After the War Between the States, cotton textile mills became the predominant industry in South Carolina. In upstate SC, old mill ruins still dot the countryside wherever water power existed to run them.
One such ruin, along with the ghost town that once housed its workers, is the Bivingsville Mill and Bivingsville, later renamed Glendale Mill and Glendale.
The mill opened in 1838 with 1200 spindles and 24 looms and 58 workers. It was powered by a 26-foot water wheel, turned by damming of a creek, and produced a plain undyed cotton cloth.
A community church where school was taught on weekdays for a few months of the year and 12 homes for workers were built. The mill owned the houses and rented them to the workers.
During the Civil War, Glenville Mill produced goods for the Confederacy, including wooden shoe soles. After the war, during Reconstruction, 125 workers were employed and the town continued to expand. The Mill also supplied materials for military needs during the First and Second World Wars.
A new mill store was built in the late 1800s and workers were paid in scrip that could only be used at the company store. A post-office, barber shop, shoe shop, and a small lunch room were located in the community building (left), the only town building still in use today.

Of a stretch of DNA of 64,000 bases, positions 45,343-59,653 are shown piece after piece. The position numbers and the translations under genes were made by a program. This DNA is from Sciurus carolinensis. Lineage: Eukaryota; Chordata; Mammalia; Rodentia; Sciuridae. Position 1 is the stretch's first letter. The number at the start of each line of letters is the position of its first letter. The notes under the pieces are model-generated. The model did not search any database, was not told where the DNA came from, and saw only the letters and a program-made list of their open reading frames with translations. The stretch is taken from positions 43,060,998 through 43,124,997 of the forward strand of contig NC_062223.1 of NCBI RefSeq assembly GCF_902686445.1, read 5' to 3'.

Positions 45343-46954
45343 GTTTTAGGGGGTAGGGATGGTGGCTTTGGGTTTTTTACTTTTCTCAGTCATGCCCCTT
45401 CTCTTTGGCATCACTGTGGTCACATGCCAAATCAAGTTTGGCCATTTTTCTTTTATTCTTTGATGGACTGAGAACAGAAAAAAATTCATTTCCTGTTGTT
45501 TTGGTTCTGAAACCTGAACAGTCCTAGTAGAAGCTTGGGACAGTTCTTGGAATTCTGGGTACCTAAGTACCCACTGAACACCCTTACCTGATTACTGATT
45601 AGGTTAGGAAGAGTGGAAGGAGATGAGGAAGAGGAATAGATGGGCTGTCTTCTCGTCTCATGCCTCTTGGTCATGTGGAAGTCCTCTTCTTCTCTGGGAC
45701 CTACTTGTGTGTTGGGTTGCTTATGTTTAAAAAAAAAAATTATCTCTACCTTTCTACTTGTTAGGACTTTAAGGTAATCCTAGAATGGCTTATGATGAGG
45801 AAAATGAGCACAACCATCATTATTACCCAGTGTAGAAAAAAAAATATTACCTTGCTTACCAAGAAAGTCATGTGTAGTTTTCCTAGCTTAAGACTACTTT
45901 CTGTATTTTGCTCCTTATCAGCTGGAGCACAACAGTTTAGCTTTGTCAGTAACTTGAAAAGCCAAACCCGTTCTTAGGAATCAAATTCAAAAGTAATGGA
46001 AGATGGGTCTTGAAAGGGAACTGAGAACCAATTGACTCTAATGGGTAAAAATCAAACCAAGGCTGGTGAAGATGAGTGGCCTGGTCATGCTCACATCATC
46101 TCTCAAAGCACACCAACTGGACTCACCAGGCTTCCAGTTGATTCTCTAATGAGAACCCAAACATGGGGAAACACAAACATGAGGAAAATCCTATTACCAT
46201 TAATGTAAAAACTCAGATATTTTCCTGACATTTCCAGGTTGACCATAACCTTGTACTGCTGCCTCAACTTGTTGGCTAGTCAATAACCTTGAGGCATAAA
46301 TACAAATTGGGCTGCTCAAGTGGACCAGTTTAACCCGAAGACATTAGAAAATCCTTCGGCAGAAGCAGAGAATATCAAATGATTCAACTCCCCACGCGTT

By 1946 Glenville had become a community with 800 residents and 158 mill-owned houses. The houses had electricity, cold running water, and indoor bathrooms consisting of an old-type commode with the water tank mounted above.
A textile mill was not a pleasant place to work. Cotton dust caused respiratory illnesses and discomfort, the work week was 66 hours or more long, and the pay was as much as 50 percent lower in the South than in New England textile mills. Manufacturers made use of child labor, commonly hiring entire families. Children as young as six were working in the mills, and there are reports of even younger ones. The 1900 census reported that thirty percent of South Carolina mill hands were ages ten to sixteen. Children under 10 worked in the daytime and those 11 and older worked graveyard shifts. They were valued because of the dexterity of their small hands and their ability to get small fingers into little spaces within the machines.
The photos below are from a publication by the National Child Labor Committee called Child Labor in the Carolinas. They were taken by Northern reformers to expose conditions and support of making and enforcing child labor laws.
This machine is a spinner. It says below the photo that children of widows or of disabled workers could work until 9 pm while other children had to quit at 8 pm.
These children are gathered for a photo at the Newberry Mill, a mill town near Glenville. It says below, “The unguarded wheel and belt at the left are sinister neighbors for little girls’ arms, skirts, and braids. There was no factory inspection in South Carolina.”
This little girl is seven years old and an orphan. She had been working in this mill for a year and a half.
Glenville Mill continued to produce cotton cloth until 1961 when foreign competition forced the closing of almost all the US textile mills. One hundred eighteen of the company houses were sold to private owners and the businesses, except for the post office, closed.
In 2004 a fire destroyed most of the mill building.
The lawn of the once-beautiful mill owner’s family home is now a junkyard for old cars.
Glenville Shoals that once powered the mill is now a small park.